“I’ve done my best to do everything this court has asked me to do,” Plants said. “I tried to enter this agreement back in May, now we’re four months later, and I can’t. I just want to, I want to resolve this issue and what’s in my family’s best interest.
“My family’s best interest is to have this resolved sooner rather than later, and there’s only two choices, really — not eight months from now; it’s now — and that’s either demand a trial or resign and have the prosecutor dismiss the charges. This is not good for my family to live through this another eight months.”
Cagle continued to argue Friday, after Flanigan had refused to set trial dates, that Plants has the right to a trial, even if it’s while he attends the program.
“Ultimately, his right to have a trial will trump the agreement that was signed,” Cagle said, pointing out that Plants could simply miss a few days of the program, and then trial dates automatically would be set.
Being acquitted of the charges would help Plants fight a removal petition the Kanawha County Commission filed Friday morning in Kanawha Circuit Court, Cagle said.
Bell pointed out, though, that the petition isn’t based on the criminal charges Plants faces but on the disqualification of Plants’ office from prosecuting certain domestic violence-related charges. In addition to paying Bell, county commissioners are paying a special prosecutor $200 an hour to handle those cases, and they don’t see an end in site because it’s not clear if the conflict would be resolved if Plants is acquitted or the charges are dropped.
The petition will be forwarded to the West Virginia Supreme Court, which would appoint a special three-judge panel to hear arguments. Cagle will represent Plants in that matter, as well.
Melissa Foster Bird, attorney for the County Commission, argues that Plants is not performing the duties his elected position requires of him and that violates state law. She also accuses Plants of making disparaging remarks about special prosecutor Don Morris’ salary and the motive behind commissioners filing the petition.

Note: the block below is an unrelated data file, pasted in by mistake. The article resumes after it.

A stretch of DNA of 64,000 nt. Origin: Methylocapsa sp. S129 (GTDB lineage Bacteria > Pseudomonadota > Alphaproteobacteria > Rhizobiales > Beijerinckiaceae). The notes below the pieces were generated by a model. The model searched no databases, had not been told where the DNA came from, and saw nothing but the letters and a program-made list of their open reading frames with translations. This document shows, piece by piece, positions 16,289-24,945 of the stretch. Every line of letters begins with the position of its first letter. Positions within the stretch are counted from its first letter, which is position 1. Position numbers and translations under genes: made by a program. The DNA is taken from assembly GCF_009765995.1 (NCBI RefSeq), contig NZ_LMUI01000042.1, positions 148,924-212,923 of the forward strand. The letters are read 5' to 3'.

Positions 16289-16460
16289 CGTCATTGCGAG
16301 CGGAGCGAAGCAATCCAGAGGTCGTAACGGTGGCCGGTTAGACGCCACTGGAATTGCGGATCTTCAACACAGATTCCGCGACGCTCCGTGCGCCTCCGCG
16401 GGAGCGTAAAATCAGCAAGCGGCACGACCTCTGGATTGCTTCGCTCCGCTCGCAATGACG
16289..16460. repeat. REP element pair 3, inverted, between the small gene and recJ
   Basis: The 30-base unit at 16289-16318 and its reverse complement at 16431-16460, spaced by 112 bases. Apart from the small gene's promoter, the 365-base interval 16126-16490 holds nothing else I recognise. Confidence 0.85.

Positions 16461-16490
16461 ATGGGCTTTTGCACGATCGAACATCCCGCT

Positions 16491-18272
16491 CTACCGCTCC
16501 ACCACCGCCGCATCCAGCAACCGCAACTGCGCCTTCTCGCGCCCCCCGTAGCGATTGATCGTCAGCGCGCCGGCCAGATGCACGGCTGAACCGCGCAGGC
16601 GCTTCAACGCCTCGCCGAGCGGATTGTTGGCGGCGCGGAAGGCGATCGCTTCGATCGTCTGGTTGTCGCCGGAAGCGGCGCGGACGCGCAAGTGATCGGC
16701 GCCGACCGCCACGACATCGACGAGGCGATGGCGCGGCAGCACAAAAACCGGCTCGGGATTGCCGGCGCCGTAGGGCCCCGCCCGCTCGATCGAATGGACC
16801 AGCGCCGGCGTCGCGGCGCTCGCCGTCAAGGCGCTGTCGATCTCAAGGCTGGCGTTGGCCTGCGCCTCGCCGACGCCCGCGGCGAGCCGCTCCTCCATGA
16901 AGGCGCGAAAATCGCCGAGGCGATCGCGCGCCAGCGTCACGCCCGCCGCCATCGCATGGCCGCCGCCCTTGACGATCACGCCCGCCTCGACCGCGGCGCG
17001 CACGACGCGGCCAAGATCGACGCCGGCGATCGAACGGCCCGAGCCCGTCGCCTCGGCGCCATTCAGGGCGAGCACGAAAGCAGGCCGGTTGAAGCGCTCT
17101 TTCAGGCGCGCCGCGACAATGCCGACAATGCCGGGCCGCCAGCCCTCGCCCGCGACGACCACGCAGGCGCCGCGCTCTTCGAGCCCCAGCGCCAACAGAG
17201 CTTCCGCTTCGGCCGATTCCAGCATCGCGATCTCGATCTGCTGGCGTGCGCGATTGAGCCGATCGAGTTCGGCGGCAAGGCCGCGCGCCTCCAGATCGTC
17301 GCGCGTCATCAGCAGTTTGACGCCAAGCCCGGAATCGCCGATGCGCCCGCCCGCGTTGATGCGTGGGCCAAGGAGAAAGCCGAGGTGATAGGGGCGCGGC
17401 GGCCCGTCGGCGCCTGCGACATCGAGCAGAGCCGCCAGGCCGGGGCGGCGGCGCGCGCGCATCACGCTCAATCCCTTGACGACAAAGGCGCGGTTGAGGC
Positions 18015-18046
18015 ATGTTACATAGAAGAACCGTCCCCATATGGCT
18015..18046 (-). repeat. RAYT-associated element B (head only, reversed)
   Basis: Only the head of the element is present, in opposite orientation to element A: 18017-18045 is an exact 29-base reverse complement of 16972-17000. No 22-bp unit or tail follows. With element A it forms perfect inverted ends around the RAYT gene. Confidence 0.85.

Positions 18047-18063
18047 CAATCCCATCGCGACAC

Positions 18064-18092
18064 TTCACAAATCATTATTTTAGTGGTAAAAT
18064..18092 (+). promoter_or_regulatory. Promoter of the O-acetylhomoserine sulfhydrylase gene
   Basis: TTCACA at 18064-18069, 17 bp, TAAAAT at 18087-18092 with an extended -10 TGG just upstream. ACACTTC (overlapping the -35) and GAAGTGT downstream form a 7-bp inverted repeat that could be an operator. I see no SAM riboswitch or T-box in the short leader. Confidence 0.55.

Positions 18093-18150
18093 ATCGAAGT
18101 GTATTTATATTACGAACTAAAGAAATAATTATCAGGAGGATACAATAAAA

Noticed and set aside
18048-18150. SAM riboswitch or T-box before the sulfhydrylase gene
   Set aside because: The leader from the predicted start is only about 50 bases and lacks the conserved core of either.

After Plants was charged, he argued to the West Virginia Office of Disciplinary Counsel, which oversees lawyers in the state, that what he did isn’t a crime and he was simply exercising his right as a parent. The ODC tried to suspend Plants’ law license and/or take his office off of cases involving domestic violence, claiming that his defense created a conflict of interest in representing the government in similar cases.
The city of Charleston filed its own petition, asking that Plants’ office be removed from prosecuting certain cases because of a conflict, and Kanawha Circuit Judge Duke Bloom barred Plants’ office from handling several domestic violence cases and appointed four prosecutors to do that work.
The Supreme Court ruled that Bloom’s order was sufficient, for the time being, and Plants’ license wasn’t suspended. The ODC continues to investigate and could file more ethics charges against Plants.
Reach Kate White at email@example.com, 304-348-1723 or follow @KateLWhite on Twitter.